The Programme “Matter and the Universe”

The characteristics of the smallest subatomic particles and the forces between them determine the properties of all matter and of the universe. Fundamental insights regarding the structure of matter are being obtained using the methods of nuclear and elementary particle physics and combining them with the observations and measurements of astroparticle physics at the intersections of nuclear physics and particle physics, astronomy, astrophysics and cosmology.

What is the goal?

The goal is to find out “what holds the world together?”. This involves the understanding of the characteristics of the smallest particles, the forces between them, the role of symmetries and the validity of the laws of physics under extreme conditions. It includes to understand the structure of matter in atomic nuclei as well as the formation of chemical elements shortly after the Big Bang and in the stars, the formation of supermassive black holes and the acceleration of cosmic particles to energies that are up to one-hundred million times higher than, for example, the man-made LHC. And finally, we want to clarify the role of gravitation, dark matter and the neutrinos; these are all topics that are hardly comprehended yet.

What is Helmholtz doing to achieve this goal?

The programme Matter and the Universe was newly formed from its predecessors elementary particle physics, hadrons & nuclei and astroparticle physics. They will be developed together in the future as three programme topics T1) Fundamental Particles and Forces, T2) Cosmic Matter in the Laboratory and T3) Matter and Radiation from the Universe. The research programme is unique worldwide due to this bundling of expertise and this thematic breadth and width. It is supported by high-performance research infrastructures like accelerator facilities, large-scale detectors, data centres, observatories, and other..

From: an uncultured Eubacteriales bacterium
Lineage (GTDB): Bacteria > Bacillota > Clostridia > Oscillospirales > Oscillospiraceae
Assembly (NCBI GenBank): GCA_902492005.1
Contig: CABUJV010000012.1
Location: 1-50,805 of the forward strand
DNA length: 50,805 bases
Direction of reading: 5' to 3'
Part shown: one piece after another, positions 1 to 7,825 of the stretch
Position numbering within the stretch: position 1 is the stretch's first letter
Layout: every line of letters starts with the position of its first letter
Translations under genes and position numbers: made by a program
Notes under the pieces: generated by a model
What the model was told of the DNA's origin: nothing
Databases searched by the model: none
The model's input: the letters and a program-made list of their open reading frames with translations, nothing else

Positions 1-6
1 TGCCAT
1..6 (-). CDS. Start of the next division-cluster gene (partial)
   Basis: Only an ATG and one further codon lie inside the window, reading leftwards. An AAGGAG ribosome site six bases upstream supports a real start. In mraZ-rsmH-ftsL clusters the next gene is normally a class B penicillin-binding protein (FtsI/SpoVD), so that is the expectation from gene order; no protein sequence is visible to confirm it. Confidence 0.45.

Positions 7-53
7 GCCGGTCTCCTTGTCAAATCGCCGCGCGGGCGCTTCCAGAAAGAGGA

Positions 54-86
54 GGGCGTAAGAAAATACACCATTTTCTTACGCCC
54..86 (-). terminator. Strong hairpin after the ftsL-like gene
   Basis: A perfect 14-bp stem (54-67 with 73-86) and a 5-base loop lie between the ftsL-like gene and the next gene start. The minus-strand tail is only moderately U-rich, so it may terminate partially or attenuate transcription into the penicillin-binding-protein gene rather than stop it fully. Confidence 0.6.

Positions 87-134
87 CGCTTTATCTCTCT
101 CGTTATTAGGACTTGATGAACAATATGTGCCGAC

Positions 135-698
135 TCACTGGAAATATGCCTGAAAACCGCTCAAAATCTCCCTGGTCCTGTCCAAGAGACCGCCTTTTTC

Furthermore, the Helmholtz Association maintains a lively network with German universities and international partners. These strategic partnerships in the research field Matter should be further developed by means of a novel network consisting of programmes, alliances and communities (“MUTLink”),to enrich scientific discussions and to raise synergies.

Examples of research

The production and detailed description of heavy elements are a characteristics of the GSI Helmholtz Centre for Heavy Ion Research, whose work-programme will be heavily extended due to the large-scale facility FAIR (Facility for Antiproton and Ion Research). The Forschungszentrum Jülich (FZJ) is also involved in these efforts. The FZJ is preparing a novel measurement of the electric dipole moment of protons with the aid of the storage ring COSY. This property could be significant for the obvious complete disappearance of anti-matter from the universe. The interactions between quarks and the validity of further fundamental symmetries between matter and anti-matter are in the focus of the BELLE experiment at the SuperKEKB accelerator in Japan.